Andy Warhol-Prince Case Is Heading to the Supreme Court

Lynn Goldsmith's photo of Prince is at the center of the case

Andy Warhol
Andy Warhol photographed in 1968 at the Factory at 33 Union Square West.
Jack Mitchell/Getty Images

In 1981, photographer Lynn Goldsmith took a photograph of Prince that was later licensed to Vanity Fair. Andy Warhol used that photograph as the basis for a series of paintings he made of the musician in question, known as the Prince Series. Goldsmith went on to sue the Andy Warhol Foundation. The Warhol Foundation won the case, but Goldsmith appealed and won that.

And now, the reckoning between the two is headed for the highest court in the land. The New York Times reports that the Supreme Court has agreed to hear the case — which is likely to have a massive impact on the concept of “fair use” as it relates to copyright and copyright infringement.

In the 2019 case, Judge John G. Koeltl ruled in the Foundation’s favor, arguing that Warhol had changed Goldsmith’s photograph enough that it became a distinct work of art all its own. The appeals court that reversed the decision made the opposite argument, stating that Warhol’s painting “retains the essential elements of the Goldsmith photograph without significantly adding to or altering those elements.”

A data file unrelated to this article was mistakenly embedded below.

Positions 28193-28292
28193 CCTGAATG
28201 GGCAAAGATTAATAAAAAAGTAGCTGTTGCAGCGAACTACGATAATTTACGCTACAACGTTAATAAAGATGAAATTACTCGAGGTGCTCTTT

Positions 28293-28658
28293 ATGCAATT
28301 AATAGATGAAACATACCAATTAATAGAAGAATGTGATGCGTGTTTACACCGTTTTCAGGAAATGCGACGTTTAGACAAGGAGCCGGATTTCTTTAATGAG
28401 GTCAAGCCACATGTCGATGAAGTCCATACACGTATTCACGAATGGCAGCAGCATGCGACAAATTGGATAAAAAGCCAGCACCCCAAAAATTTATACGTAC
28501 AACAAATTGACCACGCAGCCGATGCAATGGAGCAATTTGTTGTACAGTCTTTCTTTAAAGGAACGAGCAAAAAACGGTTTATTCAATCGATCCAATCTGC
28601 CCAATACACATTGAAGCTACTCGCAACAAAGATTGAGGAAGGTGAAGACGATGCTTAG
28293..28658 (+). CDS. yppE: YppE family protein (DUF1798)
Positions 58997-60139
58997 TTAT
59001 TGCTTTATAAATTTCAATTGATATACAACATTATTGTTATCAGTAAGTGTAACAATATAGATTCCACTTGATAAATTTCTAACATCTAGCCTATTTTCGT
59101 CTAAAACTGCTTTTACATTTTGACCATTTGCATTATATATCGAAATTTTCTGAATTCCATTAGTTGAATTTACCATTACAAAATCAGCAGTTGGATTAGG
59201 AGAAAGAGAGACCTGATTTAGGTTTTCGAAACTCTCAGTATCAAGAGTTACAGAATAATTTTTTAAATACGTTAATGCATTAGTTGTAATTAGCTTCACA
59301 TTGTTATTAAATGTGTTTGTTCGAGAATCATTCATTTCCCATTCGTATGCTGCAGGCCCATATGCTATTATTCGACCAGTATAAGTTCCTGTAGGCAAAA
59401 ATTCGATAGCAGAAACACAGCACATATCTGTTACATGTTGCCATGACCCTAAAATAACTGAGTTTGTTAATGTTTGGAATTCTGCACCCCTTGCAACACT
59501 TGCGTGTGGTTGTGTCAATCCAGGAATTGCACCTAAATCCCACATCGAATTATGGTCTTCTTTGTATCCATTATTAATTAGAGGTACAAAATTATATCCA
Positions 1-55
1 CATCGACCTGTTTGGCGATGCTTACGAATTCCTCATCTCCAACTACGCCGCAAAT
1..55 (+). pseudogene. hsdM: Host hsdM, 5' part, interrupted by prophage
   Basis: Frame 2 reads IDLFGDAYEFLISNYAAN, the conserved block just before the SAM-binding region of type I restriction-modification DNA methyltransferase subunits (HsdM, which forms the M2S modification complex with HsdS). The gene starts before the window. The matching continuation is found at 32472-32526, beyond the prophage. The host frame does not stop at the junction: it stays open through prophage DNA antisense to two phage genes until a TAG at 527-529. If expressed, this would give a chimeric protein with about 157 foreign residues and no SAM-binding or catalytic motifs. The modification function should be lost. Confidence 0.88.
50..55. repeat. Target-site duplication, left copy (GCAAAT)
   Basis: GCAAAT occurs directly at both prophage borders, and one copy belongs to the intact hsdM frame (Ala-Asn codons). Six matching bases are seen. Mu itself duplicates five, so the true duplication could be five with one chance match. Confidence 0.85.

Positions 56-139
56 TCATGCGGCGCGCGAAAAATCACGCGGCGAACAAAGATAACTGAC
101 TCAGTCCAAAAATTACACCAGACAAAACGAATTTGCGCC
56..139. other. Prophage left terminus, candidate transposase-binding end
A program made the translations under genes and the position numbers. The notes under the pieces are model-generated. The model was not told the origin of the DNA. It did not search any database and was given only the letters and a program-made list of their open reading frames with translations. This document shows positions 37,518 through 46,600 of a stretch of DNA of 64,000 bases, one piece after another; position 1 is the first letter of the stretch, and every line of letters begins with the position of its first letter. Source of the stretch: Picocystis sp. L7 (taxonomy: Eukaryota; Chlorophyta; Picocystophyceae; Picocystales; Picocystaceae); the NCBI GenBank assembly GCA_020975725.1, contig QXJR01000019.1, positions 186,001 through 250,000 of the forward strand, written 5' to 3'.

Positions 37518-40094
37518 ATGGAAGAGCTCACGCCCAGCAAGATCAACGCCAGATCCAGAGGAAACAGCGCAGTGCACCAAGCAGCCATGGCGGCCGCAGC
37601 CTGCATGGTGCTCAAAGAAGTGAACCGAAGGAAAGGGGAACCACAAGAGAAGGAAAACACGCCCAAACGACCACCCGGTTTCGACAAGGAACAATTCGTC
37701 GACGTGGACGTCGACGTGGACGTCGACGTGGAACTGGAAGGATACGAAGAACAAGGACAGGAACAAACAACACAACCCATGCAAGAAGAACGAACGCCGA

Warhol is far from the only visual artist to draw inspiration from an existing work or art or document. And it begs the question of what effect the ruling might have on countless artists who have followed in Warhol’s footsteps and might suddenly find themselves open to an array of lawsuits. A 2021 article in The Art Newspaper offers a deeper look into some of these issues.

This isn’t the only legal case playing out right now that could have a significant impact on artists working in a host of disciplines. But its presence on the Supreme Court’s docket makes its implications especially massive.

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